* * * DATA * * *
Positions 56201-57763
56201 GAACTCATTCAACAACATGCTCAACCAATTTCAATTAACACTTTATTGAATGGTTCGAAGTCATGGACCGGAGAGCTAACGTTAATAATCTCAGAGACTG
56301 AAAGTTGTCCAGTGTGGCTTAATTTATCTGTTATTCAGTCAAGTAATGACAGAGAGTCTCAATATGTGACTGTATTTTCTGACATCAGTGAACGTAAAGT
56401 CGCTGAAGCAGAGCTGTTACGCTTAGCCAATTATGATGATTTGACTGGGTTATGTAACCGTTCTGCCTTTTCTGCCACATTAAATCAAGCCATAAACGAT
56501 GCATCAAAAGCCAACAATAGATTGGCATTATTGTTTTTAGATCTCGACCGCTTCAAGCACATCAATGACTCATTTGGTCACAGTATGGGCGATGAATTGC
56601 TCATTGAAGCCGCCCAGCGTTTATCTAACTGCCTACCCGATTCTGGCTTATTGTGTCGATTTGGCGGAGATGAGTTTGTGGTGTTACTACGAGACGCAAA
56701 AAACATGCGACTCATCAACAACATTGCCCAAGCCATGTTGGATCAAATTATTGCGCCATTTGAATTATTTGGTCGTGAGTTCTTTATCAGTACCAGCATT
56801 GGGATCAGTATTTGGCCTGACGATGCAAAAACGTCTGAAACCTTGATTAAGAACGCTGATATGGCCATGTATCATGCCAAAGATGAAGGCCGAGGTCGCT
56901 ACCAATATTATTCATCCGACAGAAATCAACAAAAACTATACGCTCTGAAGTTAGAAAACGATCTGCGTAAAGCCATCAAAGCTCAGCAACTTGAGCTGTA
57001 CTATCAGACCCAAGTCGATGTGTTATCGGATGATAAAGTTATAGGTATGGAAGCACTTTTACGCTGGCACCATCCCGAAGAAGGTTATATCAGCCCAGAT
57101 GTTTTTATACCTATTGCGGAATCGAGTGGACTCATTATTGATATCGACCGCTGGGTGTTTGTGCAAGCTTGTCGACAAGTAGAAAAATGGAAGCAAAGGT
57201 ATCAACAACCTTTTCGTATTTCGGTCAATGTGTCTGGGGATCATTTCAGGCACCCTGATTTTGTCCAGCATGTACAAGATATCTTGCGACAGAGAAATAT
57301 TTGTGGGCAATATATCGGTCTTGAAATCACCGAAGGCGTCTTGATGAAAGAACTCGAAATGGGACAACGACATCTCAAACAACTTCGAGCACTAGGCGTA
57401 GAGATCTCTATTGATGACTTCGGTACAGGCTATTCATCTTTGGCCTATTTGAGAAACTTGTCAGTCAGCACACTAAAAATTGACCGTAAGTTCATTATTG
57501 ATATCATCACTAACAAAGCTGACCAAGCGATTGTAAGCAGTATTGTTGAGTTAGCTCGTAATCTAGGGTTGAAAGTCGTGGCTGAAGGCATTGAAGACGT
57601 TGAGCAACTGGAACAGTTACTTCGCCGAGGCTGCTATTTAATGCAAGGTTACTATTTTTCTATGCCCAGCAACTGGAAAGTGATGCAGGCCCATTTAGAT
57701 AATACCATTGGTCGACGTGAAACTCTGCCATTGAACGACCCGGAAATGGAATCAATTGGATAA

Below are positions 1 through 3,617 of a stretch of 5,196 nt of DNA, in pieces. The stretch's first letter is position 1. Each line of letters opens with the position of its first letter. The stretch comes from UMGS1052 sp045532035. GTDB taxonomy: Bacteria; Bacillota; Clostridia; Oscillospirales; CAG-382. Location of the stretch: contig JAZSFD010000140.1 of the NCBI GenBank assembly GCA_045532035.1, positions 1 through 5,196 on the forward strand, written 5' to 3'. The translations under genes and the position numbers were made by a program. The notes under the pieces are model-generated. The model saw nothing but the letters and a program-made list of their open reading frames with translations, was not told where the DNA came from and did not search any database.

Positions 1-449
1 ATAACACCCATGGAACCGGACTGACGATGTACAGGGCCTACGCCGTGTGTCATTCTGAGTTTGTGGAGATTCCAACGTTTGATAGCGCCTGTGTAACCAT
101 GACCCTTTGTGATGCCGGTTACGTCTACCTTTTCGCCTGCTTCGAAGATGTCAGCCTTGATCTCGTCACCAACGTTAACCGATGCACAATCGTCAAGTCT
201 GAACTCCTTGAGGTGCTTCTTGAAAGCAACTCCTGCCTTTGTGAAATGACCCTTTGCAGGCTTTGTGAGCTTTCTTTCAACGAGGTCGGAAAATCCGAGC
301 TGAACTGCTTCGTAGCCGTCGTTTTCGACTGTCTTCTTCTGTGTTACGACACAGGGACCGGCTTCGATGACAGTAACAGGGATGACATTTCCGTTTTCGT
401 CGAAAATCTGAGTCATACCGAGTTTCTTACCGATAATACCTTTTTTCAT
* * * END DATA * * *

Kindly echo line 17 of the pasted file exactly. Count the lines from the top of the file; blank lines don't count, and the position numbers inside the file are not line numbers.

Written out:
57701 AATACCATTGGTCGACGTGAAACTCTGCCATTGAACGACCCGGAAATGGAATCAATTGGATAA